A few days ago, it was reported how Microsoft has partnered with Samsung to bring certain Microsoft applications to some new Samsung devices. Well, it seems that the folks over at Redmond are not done with what has been a host of announcements for the Android platform as of late. Today in a blog (source link below) Microsoft announced that it will be opening up core features for the viewing and editing of documents in Microsoft Office for free to any device that has a screen size smaller than 10.1 inches. This is already available for smartphones for Android and iOS, and seems to show Microsofts willingness to open itself to markets that it has seen very little penetration.
Microsoft Office has been a huge money maker for Microsoft over the years. It is the company's bread and butter along with its Windows operating system. Microsoft's willingness to operate with companies such as Samsung to provide core functionality and security for its applications shows that Microsoft is becoming more active and aggressive in the mobile space, even going so far as to work and integrate products with longtime rivals.
Microsoft has made clear its vision on how Microsoft will offer its products moving forward. According to Kirk Koenigsbauer, Corporate Vice President, Office 365 Client Applications and author of the blog had this to say about Microsoft's vision "...we plan to keep up with that one constantâ€”change. Now that Office is available for Windows, Android and iOS, we are investing in strategic partnerships with device makers. Availability across platforms has become an expectation for the one-in-seven people that use Office every dayâ€”and we deliver that by ensuring Office is immediately available on any device."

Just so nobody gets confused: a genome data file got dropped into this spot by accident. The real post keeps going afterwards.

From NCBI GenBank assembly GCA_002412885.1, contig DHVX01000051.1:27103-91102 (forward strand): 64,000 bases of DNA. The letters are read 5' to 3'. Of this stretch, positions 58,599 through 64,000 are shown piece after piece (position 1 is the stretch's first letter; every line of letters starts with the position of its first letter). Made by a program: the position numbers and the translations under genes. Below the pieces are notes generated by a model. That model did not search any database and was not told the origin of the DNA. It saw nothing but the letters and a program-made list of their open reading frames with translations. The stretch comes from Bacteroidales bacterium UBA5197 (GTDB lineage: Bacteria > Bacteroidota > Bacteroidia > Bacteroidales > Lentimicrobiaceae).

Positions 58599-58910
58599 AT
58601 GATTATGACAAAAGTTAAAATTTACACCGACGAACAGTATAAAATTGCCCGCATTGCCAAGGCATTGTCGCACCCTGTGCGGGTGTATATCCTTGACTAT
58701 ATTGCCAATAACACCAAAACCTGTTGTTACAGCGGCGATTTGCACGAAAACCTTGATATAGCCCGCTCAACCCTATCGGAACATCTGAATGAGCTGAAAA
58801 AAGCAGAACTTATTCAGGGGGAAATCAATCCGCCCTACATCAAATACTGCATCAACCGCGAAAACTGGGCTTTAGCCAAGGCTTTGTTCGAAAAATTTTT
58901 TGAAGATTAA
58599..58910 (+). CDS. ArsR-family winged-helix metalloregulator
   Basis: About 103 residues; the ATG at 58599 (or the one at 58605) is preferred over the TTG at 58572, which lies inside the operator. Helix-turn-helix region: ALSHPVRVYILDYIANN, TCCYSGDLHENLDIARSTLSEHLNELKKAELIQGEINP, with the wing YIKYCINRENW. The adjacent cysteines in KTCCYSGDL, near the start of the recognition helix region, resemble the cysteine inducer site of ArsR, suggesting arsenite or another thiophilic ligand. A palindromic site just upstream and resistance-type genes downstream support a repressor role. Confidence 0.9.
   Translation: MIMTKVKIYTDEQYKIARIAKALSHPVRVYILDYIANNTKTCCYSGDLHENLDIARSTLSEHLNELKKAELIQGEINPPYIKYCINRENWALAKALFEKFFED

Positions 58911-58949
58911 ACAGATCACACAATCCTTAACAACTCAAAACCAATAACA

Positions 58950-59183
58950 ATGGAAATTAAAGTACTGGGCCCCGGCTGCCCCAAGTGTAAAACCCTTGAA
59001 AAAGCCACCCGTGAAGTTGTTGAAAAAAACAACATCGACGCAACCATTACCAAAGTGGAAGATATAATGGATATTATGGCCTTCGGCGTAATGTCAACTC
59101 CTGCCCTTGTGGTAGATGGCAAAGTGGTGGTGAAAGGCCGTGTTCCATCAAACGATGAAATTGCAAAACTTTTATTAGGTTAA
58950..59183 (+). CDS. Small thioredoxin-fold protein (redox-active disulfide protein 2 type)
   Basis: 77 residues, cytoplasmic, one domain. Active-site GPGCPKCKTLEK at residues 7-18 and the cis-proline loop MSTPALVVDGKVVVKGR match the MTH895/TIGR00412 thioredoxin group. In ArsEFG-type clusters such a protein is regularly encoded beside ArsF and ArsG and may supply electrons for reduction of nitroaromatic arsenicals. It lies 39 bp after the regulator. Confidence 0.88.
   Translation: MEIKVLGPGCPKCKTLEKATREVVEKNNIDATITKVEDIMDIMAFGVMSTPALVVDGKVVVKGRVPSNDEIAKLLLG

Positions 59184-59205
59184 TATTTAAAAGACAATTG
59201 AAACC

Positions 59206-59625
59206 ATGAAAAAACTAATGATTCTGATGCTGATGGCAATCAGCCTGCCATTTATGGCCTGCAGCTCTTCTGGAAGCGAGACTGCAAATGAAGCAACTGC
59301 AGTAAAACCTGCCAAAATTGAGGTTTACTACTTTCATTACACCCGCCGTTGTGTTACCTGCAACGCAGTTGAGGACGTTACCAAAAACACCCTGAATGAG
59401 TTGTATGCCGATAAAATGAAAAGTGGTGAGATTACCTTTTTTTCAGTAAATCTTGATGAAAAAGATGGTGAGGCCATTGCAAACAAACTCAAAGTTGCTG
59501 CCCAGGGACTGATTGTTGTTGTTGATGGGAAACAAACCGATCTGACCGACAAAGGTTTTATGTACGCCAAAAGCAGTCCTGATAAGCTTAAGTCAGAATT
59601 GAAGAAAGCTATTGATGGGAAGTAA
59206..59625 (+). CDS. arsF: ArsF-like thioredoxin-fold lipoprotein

This is a huge turnaround from how Microsoft has acted in the past when it came to working and operating on other platforms outside of the Windows OS. With the upcoming release of its new operating system and mobile platform, it would seem Microsoft is trying to make some of its core products work across multiple platforms in an effort to appeal to as many people as possible and potentially bring in some additional revenue by attempting to compel users to purchase premium subscriptions that will yield more services. With more and more enterprise and professional users craving better and more useful productivity software, Microsoft seems to be willing to step up to the plate and make things happen regardless of the device you are on. It is certainly a change of pace; how long this philosophy will continue, or how well it will work remains to be seen.